My cell phone rang at about three in the morning.
“Dad! Dad! I just wanted you to know that I’m ok. We took a hit but I’m okay. ”
“I haven’t got time to talk. I’m busy. But in case you hear
anything, I wanted you to know I’m okay.”
My son was doing his mother and me favor. He knew that every time we heard of an American soldier killed in Iraq, our stomachs took a brutal twist.
He arrived in Iraq with a Special Forces Unit more than two years ago. For a while he went native and become an honorary member of an Arab tribe. For that he had to eat the left eye of a goat. Later, he became an observer for the 101St Airborne Assault Division and directed air strikes on retreating Iraqi soldiers. Once he picked up a wounded and bleeding Iraqi girl of about 8 and carried her to a medical facility. The doctor said they were too busy, but relented and said because of his rank and insistence, they would care for the girl. Just by chance, he was not in his Humvee when it hit an improvised explosive device which killed his captain, a sergeant, and blew off the legs of a young soldier. During his tours in Iraq, two of his interpreters were killed along with their children.
When he came home after serving two years in Iraq, he was awarded two Bronze Stars. My older brother, Mike, received a Bronze Star for operating a radio behind German lines in World War II. Mike has never explained the reason for his medals.
In high school, my son was not much of an athlete. He played trumpet in the band and jazz ensemble and was on the debate team. He was a good student and received a full ROTC scholarship. After college, he surprised us all and decided to make the Army his career. But it wouldn’t be just “Army.” He became an Airborne Ranger, an elite special operations force, and then qualified as a Pathfinder, specializing in combat parachute assaults. When he was a platoon officer he participated in a number of night jumps. Once, during a storm, he had to walk off another soldier’s chute. His chute opened just in time. Tom Clancy wrote of his company when he was its commander. He referred to Baker Company of the 7th Light Infantry as “elite night fighters” and “athletes in uniform.” I have gotten tired counting, before Mike gets tired doing pushups.
When soldiers come home from Iraq, they are generally astonished how normal life is. This is comforting, but they wonder if there is any real sense of commitment and sacrifice in the home front. Cars have “Support our Troops” ribbons and there is a longer wait at the airports. But that is all.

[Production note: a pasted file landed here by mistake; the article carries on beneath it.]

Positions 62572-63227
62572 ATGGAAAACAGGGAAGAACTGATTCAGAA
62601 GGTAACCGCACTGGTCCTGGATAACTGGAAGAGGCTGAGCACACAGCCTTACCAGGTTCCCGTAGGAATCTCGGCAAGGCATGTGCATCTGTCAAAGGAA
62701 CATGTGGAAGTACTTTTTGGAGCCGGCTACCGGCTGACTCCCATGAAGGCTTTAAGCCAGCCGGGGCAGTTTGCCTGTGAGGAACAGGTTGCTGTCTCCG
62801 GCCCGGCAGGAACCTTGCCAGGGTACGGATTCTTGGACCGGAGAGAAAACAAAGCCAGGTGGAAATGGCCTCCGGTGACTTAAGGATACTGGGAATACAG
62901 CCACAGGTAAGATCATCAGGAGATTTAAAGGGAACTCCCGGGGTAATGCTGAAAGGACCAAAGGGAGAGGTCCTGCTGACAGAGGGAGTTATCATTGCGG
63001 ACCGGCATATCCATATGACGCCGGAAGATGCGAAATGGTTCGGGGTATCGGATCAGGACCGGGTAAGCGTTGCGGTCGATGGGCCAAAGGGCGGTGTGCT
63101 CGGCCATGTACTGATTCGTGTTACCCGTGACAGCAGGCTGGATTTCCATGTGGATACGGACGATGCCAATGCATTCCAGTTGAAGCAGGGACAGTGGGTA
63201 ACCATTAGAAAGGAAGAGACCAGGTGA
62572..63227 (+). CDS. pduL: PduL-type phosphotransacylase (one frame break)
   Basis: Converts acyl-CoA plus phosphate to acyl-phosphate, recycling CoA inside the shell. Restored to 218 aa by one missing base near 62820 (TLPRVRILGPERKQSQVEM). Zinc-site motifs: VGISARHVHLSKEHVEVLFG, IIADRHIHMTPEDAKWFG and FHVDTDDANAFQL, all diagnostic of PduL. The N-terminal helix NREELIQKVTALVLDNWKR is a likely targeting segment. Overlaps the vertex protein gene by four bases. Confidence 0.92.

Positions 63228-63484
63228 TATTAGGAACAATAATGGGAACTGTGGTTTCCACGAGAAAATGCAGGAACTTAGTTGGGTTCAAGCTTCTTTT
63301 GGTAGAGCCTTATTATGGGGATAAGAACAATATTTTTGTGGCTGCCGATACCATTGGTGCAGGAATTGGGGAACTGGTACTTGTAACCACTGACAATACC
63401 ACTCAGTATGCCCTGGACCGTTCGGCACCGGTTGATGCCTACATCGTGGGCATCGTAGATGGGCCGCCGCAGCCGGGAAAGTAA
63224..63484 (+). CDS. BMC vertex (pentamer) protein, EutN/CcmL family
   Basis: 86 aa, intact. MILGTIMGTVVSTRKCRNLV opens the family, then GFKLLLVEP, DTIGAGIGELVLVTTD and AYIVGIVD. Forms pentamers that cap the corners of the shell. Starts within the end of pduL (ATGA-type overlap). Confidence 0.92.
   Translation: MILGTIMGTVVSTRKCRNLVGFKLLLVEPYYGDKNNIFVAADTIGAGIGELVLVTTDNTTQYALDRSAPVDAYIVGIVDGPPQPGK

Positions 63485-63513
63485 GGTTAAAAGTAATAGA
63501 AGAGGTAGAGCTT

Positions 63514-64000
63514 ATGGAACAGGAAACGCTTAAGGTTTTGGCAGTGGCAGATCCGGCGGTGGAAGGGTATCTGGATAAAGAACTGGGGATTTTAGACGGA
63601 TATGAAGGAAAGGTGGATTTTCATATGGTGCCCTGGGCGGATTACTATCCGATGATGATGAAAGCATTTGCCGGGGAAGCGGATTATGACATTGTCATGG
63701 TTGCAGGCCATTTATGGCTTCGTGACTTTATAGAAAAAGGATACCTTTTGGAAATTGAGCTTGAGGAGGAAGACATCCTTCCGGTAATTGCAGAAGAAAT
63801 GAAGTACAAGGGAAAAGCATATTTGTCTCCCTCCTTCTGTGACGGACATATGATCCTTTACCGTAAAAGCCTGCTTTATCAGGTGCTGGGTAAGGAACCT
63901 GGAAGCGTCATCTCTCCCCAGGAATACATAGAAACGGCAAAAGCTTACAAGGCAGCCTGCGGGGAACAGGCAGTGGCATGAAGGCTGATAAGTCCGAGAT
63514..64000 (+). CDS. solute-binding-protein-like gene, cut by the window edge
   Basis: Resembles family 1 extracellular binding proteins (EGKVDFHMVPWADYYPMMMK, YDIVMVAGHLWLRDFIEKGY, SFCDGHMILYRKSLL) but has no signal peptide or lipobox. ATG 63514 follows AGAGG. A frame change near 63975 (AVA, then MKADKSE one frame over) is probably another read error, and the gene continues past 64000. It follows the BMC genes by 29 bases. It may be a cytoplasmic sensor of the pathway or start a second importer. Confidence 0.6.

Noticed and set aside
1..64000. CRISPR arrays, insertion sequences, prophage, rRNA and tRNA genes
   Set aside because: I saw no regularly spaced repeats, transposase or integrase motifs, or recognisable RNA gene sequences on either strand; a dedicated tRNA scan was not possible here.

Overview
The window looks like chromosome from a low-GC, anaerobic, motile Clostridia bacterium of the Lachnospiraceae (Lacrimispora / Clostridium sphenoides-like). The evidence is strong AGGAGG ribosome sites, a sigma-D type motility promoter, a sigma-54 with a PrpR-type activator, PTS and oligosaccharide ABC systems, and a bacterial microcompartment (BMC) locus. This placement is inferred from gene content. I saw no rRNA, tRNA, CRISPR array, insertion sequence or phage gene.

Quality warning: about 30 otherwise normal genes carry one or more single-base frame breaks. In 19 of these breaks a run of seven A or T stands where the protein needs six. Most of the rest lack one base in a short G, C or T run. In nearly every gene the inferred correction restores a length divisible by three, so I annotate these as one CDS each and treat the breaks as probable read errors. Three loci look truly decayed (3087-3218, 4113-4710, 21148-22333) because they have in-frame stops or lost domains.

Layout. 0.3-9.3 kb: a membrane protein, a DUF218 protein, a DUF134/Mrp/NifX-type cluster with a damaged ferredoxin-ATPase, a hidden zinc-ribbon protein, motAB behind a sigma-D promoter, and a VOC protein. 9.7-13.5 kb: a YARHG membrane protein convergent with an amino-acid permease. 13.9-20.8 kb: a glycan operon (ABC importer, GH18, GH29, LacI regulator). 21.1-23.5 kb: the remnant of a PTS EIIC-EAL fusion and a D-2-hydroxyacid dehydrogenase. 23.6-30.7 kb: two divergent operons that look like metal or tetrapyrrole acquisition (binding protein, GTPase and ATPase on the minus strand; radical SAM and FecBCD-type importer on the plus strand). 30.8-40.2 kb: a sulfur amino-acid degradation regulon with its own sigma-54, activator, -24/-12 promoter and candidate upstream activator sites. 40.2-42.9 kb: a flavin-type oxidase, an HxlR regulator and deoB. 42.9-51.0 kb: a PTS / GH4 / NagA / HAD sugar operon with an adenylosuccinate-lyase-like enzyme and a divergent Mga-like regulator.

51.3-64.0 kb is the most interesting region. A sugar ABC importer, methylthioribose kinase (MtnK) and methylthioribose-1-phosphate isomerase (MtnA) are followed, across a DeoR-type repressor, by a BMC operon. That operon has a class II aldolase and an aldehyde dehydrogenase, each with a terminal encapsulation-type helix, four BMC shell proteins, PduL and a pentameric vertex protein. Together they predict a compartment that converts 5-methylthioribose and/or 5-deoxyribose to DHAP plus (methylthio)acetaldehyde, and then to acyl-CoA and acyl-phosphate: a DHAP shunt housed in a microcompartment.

Meanwhile, as the war continues, politicians promise to lower taxes. Lower taxes? Military equipment in Iraq is old and deteriorating. Lower taxes? Medical benefits for veterans have been cut. As one Iraqi veteran observed after serving a year in the Green Zone, “If this is a war in which civilization is at stake, where is the sacrifice? There are three things in life you can be certain of — death, taxes and the contract goes to Halliburton. Some people are making a lot of money in this war.”
As violent as it is, I can understand how my son finds appeal in the military. I was in the Army during the Korean War and never had such good friends, while at the same time feeling so very alone. I was a pastor of a church in the 1960s, when two sons of my congregation were killed in Vietnam. Their families said their sons believed in what they were doing and that they died for freedom. What else can grieving parents say? Later, much later, we found out that the war in Vietnam was based on a lie. When I am in Washington, D.C., I have a burning compulsion to visit the wall. I brush my fingers across the names of the two young men from my congregation: John Ilstrip and Curt Haerle.
I have become a vocal peace activist who has signed petitions and spoken against the war in Iraq. I have a son who is an elite warrior who has fought there.
The war must go on, it seems, more Americans and Iraqis will be killed. I try to restrain my anger over the lack of any real sacrifice here at home and how unaccountable our elected leaders really are. Recently, I made 14 phone calls to the two U.S. senators from Minnesota and to Congresswoman Betty McCollum. I got answers, but they were not answers to the questions I asked.
My questions were not that complicated. They were:
1. We are building the biggest embassy ever built in Iraq, said to be bigger even than the Vatican complex. What corporations received the major construction contracts?
2. The construction of the embassy is by law supposed to be carried out under the oversight of a congressional committee. So who are the members of that committee? What are their names?
3. The embassy is about half finished. Have there been any oversight reports to date?
Are we spending $5,000 on toilet seat in this spanking new embassy? I made 14 calls and still do not have any answers. That is 13 calls too many.
So what are we to do? I will make 14 more phone calls. No, I do not have the time, but I will make the time.
Will you, for the sake of real democracy, join me?
Bill Albertson is a retired minister in the United Church of Christ.